On the latter, it’s hard not to imagine the company got caught up in a ‘make hay while the sun shines’ approach. And why not. The cost of servicing the channel compared with the outlay required to maintain a supply chain within China is more or less negligible. It is paying for that now but realistically, it’s being funded by the huge gains it has made to date. In the long run the daigou stoppage may be considered a temporary nuisance.

For the drop in births, The a2 Milk Company may well have just backed the brand to increase its reach within China and extend its market share. Based on the brand’s success in the years leading up to Covid-19, there’s probably no reason to think this wasn’t possible. On the appeal of local alternative products, a2 Milk won’t be the only company to have mis-read this – if they did. Arguably all multinational companies selling products and services in China are dealing with this development, which seems to be the manifestation of a politically driven project to reignite nationalism.

None of these failings, it should be noted, can be blamed on a2 Milk failing to invest in more science.

So, what does this mean for the producers of a2 Milk’s products – who have been largely ignored in the analysis so far?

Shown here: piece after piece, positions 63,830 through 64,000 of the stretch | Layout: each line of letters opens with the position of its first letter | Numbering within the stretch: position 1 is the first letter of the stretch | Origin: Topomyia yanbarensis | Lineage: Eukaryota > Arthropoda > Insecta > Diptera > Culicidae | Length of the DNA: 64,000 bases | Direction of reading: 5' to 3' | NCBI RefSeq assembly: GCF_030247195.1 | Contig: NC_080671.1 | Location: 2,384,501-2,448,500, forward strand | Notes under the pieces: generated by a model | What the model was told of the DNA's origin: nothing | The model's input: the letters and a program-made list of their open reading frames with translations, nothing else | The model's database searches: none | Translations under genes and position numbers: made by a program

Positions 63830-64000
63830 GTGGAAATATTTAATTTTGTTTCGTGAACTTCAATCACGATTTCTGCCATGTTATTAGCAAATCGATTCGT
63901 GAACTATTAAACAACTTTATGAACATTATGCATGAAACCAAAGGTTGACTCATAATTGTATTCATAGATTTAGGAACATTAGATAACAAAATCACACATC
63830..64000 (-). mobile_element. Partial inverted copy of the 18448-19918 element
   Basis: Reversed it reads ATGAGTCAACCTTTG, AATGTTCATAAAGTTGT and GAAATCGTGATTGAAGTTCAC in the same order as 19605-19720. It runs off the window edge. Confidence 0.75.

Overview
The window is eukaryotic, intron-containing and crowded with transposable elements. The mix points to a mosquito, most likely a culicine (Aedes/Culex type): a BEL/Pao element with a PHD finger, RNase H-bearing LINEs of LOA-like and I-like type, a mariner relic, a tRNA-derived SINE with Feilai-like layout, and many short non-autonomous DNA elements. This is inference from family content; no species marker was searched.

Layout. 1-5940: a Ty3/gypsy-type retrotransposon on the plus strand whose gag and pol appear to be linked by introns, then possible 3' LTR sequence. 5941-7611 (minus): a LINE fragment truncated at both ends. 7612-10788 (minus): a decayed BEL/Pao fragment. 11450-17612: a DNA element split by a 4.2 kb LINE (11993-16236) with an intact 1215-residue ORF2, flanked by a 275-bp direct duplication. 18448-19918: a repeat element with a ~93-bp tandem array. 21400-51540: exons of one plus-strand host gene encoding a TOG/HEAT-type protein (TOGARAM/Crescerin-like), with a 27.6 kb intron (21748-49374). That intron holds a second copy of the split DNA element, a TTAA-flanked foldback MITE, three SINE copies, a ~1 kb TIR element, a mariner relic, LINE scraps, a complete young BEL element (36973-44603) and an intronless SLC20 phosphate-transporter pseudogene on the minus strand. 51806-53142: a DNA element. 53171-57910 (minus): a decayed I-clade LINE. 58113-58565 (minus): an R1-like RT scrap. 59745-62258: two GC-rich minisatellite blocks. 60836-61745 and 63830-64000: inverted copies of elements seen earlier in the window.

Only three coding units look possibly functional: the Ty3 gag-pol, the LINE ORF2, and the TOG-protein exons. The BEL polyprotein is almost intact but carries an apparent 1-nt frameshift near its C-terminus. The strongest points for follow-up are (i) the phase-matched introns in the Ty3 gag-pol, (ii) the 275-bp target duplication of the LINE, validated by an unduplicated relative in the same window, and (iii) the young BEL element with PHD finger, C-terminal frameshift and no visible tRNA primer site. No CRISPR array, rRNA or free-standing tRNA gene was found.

It’s fair to say The a2 Milk Company’s slide has created collateral damage in NZ.

For a start, Synlait’s reliance on a2 Milk’s market performance has had a direct impact on its own financial position. Synlait has an exclusive contract to supply a2’s infant formula for Australia, New Zealand and China, which expires in 2025, and will have built up its production to service the contract.

In an earnings guidance update earlier in the year Synlait said the impact of the ongoing uncertainty in the expected demand from its largest customer in the foreseeable future meant it could not be confident about its infant base powder production and asset use. That confidence has clearly weakened. Ahead of its full year earnings announcement at the end of September, Synlait revealed it was selling an Auckland manufacturing property to pay down debt and was cutting 150 jobs to reduce costs.

More interest has focused on the fortunes of the fledgling Mataura Valley Milk, which a2 Milk took a controlling (75%) stake in this year. The wheels of this deal were set in motion ahead of a2 Milk’s recent adversity, based on a strategic decision to diversify its supply base, gain access to manufacturing margins, and enable it to pursue product innovation opportunities in the future. But since coming off the rails, the acquisition might now be something a2 Milk could have done without.